Skip to main content

Arab Health 2015

Posted by: , Posted on: - Categories: Healthcare conference, MENA region

I was in Dubai recently as part of the Healthcare UK team attending Arab Health.This annual exhibition, which celebrated its 40th year of existence, seems to have grown at a pace almost as rapid as the city’s skyline. This was my first experience of what I am told is the second largest specialist healthcare and medical technology exhibition in the world after Medica in Dusseldorf.


On last week’s evidence, I doubt it will be long before Arab Health surpasses even Medica in numbers. The total footfall last week was said to be close to 100,000.  I can vouch for the serious numbers, having tripped over about 250 trolley bags being driven by enthusiastic attendees.

The United Kingdom was there in force.

Earl Howe, Parliamentary Under-Secretary at the Dept of Health, and Lord Kakkar, Business Ambassador for Healthcare, led the UK delegation, which also comprised Howard Lyons, Managing Director of Healthcare UK and a number of Healthcare UK colleagues.

We were given sterling support by the British Embassy and UK Trade & Investment’s in-country healthcare team, particularly Sally Heath.

In addition to official government representation, there were almost 200 UK companies exhibiting, many under the umbrella of the Association of British Healthcare Industries (ABHI) or with one of the Devolved Administrations of Scotland, Northern Ireland and Wales.

Although the UK pavilion was some distance from Healthcare UK’s stand, there was plenty of activity between the two and good co-ordination to ensure that useful meetings were held in the margins.

It is for others to judge whether the Healthcare UK stand, and indeed our large presence, made a big impact on Arab Health, but the excellent location (on the main concourse), the brightly displayed UK propositions and the new literature went down well with customers and stakeholders alike – see photo above.

There was also intensive activity away from the exhibition, with meetings on the sidelines, set-piece events, receptions and seminars.  All of these provided excellent networking opportunitiesthe and I almost exhausted my supply of 250 business cards in three days of frenetic activity.

Aside from helping colleagues on the stand and networking, my main focus was on two workshops that Healthcare UK had organised at Dubai Healthcare City to discuss two of the UK’s main five propositions: Education & Training and Delivering High Quality Clinical Services.

These were an opportunity to meet with senior Emirati colleagues representing the regulators, medical cities and public and private organisations to discuss UK expertise and how we might partner the UAE in healthcare delivery locally.

The workshops benefited not only from excellent speakers, but from attendance by a wide array of UK entities representing some of our leading institutions, including Bart’s, Great Ormond Street, UCL, EY, Serco, TPP and Yorkshire & Humber AHSN to name just a few.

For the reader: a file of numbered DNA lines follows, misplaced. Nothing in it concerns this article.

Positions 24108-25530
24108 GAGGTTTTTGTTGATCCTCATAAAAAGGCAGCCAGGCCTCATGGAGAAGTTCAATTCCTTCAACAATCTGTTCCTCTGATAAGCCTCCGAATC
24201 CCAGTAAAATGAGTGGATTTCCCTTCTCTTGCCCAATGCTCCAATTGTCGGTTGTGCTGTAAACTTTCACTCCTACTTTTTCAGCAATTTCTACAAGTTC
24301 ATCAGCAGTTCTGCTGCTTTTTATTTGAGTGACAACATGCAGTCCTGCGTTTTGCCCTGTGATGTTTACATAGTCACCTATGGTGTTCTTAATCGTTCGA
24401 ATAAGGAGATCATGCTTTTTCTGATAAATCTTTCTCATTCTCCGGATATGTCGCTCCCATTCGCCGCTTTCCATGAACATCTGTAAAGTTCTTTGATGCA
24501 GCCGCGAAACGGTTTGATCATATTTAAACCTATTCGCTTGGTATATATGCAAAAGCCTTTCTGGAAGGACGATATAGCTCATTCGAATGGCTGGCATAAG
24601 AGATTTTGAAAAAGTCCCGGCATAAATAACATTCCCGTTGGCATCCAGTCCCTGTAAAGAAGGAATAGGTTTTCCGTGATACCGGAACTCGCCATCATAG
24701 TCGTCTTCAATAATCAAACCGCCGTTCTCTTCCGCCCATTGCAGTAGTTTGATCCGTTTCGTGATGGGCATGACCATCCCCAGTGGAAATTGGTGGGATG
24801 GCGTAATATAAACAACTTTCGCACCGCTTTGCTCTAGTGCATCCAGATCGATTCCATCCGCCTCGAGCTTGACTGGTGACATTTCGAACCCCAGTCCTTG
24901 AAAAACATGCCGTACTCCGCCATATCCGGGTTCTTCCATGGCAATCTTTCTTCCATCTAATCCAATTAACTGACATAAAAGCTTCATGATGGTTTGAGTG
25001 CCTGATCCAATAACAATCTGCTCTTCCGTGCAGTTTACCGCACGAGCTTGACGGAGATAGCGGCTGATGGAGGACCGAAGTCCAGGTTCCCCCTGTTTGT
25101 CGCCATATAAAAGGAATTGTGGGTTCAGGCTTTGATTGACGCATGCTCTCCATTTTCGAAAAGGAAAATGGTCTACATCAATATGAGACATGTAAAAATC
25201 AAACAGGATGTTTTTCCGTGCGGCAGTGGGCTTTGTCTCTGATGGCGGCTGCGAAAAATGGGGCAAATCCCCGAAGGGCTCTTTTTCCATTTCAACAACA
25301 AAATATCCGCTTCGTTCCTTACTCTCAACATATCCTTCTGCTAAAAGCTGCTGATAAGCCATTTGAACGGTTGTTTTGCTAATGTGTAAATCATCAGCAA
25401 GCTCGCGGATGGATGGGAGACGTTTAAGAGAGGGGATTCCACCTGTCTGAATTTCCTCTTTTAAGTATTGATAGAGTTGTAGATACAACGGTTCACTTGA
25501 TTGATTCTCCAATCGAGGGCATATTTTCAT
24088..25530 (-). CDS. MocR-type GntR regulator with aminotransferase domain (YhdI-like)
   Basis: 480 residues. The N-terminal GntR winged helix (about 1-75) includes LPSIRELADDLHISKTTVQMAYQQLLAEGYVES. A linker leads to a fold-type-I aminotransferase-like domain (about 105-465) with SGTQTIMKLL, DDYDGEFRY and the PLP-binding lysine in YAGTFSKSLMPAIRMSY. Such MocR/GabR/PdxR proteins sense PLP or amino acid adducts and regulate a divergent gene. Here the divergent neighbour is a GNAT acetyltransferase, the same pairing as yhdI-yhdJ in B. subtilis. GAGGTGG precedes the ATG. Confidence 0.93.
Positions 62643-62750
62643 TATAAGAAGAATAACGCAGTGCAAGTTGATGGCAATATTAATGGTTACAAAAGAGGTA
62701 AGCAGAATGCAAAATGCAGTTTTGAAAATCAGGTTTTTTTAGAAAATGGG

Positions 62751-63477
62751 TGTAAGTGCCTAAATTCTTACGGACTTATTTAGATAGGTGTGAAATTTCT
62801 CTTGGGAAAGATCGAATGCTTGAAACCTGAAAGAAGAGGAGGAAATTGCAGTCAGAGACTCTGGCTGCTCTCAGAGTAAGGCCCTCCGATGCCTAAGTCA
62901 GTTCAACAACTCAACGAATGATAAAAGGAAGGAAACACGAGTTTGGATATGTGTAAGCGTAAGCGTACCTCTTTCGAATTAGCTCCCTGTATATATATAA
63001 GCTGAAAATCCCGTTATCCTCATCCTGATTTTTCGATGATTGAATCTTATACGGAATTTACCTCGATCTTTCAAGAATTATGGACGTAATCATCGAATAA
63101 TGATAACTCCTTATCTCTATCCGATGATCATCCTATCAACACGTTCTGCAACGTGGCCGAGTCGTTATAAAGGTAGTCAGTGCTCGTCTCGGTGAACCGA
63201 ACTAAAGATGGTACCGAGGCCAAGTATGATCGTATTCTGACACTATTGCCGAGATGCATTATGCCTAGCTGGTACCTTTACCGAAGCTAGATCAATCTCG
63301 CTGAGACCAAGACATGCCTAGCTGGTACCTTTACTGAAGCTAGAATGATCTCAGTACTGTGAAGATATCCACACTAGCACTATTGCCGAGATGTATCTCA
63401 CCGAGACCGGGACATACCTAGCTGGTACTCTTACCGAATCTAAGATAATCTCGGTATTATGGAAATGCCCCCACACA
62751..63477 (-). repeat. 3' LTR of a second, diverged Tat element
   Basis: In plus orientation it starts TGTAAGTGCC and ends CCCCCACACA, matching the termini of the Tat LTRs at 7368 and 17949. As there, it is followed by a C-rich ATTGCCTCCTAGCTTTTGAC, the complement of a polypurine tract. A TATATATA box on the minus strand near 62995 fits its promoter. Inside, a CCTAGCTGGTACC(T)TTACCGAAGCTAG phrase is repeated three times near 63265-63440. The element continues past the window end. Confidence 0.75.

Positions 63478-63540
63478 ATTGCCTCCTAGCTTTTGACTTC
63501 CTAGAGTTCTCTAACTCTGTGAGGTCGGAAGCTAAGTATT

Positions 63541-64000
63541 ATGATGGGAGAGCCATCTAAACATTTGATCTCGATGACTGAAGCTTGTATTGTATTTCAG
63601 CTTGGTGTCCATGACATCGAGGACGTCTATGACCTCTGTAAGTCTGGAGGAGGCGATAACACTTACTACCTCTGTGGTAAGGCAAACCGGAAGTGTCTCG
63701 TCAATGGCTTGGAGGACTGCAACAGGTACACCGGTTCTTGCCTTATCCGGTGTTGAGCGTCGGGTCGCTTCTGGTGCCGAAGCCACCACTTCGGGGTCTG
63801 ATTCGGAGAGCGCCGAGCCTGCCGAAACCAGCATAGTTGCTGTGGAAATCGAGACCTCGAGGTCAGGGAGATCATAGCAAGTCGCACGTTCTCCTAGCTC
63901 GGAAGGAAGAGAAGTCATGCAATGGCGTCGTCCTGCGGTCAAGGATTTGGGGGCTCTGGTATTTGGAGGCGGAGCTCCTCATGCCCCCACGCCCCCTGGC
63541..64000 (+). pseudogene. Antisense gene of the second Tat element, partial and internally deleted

The open and productive discussions enabled both sides to deepen our shared understanding of the scope of the opportunity and what the UK can offer to address some supply gaps in the UAE.

A discussion the following morning, chaired on the UK side by Lord Kakkar, took firm decisions on what now needs to happen to facilitate the right sorts of partnerships in the coming months.  There will be much for Healthcare UK to follow up on.

Back to the exhibition, there was one other campaign worthy of note.  One of my colleagues, who was actively taking photographs during Arab Health, said with some pride on day one that he had made several round-trips from the Healthcare UK stand to the ABHI pavilion and that his smartphone was telling him that he had already clocked up 15,000 steps.  This inevitably led to an internal Healthcare UK competition to see who could cover the most steps each day.

You will have to tune in next time for the results, but I can confidently assert that though I may have lost on day one, days two and three were a different story (mainly because I walked to the top of the Burj Al Khalifa!).

All in all, Arab Health 2015 went extremely well.

However, as always, the true measure of what was achieved last week will be the level of successes that we can report on when we next meet in Dubai.

Healthcare UK will be working with UK organisations and international partners to translate these into UK-UAE and UK-Gulf success stories in the coming months.

HealthcareUK-at-ArabHealth-132 (2)

Sharing and comments

Share this page

Leave a comment

We only ask for your email address so we know you're a real person

By submitting a comment you understand it may be published on this public website. Please read our privacy notice to see how the GOV.UK blogging platform handles your information.